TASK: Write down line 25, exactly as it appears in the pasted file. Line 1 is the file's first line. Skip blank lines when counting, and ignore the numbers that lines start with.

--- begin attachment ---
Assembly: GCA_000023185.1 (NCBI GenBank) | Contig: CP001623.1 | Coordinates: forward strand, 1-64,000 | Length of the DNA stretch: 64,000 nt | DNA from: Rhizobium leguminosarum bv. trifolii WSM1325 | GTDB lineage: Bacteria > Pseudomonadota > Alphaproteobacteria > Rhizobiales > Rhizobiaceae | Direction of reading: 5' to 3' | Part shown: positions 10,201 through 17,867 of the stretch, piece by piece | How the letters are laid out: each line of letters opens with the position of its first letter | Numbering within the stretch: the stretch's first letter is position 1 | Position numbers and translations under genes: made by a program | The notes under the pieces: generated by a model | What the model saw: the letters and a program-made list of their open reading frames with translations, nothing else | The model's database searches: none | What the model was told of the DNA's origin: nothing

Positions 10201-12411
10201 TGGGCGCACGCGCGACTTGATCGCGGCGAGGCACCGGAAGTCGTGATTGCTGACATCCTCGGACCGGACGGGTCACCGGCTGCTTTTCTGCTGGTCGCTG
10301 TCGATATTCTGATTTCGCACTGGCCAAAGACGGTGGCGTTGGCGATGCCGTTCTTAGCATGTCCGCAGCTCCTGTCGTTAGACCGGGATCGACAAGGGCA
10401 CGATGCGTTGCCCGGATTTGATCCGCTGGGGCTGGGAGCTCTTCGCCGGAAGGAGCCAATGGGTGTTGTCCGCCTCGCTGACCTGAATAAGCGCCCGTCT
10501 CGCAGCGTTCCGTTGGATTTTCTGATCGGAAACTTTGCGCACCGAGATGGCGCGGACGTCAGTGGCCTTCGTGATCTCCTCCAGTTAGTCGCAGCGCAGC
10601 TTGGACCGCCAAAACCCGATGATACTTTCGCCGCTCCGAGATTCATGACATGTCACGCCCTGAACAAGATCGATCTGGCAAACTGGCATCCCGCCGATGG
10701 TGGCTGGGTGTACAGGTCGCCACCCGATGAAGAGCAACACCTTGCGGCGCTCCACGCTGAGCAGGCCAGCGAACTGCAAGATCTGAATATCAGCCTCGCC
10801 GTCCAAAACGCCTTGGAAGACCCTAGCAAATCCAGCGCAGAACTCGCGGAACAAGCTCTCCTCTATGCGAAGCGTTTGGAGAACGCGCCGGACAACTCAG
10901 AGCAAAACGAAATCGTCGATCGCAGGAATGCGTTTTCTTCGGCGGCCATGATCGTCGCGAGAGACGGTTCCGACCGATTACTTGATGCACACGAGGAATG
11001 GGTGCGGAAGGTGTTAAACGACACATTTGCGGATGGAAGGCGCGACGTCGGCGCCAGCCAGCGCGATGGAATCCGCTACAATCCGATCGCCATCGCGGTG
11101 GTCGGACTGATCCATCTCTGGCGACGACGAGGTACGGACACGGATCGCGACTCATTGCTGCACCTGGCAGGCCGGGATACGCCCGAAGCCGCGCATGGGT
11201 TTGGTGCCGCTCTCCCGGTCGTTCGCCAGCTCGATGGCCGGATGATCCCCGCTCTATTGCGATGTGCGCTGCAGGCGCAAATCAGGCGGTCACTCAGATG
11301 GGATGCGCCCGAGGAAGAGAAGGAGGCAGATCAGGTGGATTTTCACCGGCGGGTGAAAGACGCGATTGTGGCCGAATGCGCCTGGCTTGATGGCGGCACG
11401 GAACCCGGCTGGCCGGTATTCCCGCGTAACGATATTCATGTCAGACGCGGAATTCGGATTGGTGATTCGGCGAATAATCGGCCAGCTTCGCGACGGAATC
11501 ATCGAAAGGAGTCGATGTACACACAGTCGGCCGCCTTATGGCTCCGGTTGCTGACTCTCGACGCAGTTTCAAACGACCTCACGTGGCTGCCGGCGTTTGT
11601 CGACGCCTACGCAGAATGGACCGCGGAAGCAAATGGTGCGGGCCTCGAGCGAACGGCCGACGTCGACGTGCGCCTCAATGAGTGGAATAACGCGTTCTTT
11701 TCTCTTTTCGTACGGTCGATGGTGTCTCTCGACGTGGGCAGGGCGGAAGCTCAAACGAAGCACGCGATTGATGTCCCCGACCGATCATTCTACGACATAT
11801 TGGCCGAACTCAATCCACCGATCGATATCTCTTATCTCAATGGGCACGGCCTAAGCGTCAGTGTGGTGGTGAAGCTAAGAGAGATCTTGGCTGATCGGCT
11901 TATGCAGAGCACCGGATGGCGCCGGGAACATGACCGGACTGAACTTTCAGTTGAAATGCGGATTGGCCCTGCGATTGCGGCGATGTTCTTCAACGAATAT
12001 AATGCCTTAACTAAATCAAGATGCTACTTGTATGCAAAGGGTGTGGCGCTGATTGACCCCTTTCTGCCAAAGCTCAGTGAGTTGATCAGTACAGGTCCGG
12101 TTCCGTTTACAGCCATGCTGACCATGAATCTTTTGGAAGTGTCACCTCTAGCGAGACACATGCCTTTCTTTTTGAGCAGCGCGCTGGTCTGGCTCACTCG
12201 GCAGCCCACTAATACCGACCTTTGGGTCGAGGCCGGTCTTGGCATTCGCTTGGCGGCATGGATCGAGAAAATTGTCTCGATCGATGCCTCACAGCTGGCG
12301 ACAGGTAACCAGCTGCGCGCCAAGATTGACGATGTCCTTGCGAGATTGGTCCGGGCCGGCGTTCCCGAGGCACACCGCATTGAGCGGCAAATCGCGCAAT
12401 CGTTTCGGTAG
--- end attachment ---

12401 CGTTTCGGTAG